Wednesday 6 July 2022
A two-year research study of an innovative cervical self-screening test has been expanded to three additional Mahitahi Hauora practices.
The self-test enables women to screen themselves for Human Papillomavirus (HPV) at home or privately at their GP clinic. Mahitahi Hauora is working with Te Herenga Waka-Victoria University of Wellington's Te Tātai Hauora o Hine - National Centre for Women's Health Research Aotearoa to carry out a study of the challenges associated with implementing the self-test and its ability to improve uptake and experiences of cervical cancer screening in Northland, particularly for Māori and rural populations.
The study has been running at four Northland practices - Whānau Ora Community Clinic, James Street Doctors, The Doctors Tikipunga, and Hokianga Health - since February this year. From June, following staff training, it was also rolled out to Te Whareora o Tikipunga, Bream Bay Medical Centre, and Moerewa Medical Centre.
Since the trial started, over 240 women have participated.
For Joseph Mihaka, practice manager at Te Whareora o Tikipunga, being involved in the trial is a chance to bring down statistics that have previously been hard to shift.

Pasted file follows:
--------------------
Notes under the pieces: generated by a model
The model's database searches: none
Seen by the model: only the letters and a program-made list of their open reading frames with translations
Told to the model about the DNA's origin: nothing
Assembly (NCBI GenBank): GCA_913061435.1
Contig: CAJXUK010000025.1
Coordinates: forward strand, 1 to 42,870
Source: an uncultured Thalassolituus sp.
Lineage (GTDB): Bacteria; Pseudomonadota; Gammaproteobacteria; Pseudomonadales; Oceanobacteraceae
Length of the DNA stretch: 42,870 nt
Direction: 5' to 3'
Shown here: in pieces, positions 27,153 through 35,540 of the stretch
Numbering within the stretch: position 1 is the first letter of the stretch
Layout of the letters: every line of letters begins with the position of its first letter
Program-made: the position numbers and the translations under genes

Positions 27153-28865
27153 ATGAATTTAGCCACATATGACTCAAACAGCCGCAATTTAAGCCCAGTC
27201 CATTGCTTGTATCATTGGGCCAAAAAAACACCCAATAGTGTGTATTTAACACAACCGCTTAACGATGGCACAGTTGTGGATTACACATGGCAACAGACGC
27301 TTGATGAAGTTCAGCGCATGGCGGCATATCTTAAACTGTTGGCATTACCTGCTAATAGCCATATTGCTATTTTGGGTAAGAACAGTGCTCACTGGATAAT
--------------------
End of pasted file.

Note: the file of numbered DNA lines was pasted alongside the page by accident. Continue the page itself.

"When I heard about this and how it's a self-swabbing procedure I saw the benefits, particularly for Māori and Pacific people, because it's less intrusive. It can be done in a home environment that feels safe for the patient, and I think that's a win-win," he says.
"We want to try doing something outside our normal model of practice and start a 'suitcase clinic' where two of our clinical staff go out into the community. As part of the implementation process, we want to identify people who would switch straight to a self-swab. We like the idea of it and breaking down the barriers for Māori and Pacifica."
To take part in the study, women need to be enrolled at one of the medical centres offering the test, be aged between 25 and 69 years, and be due or overdue for a cervical screen.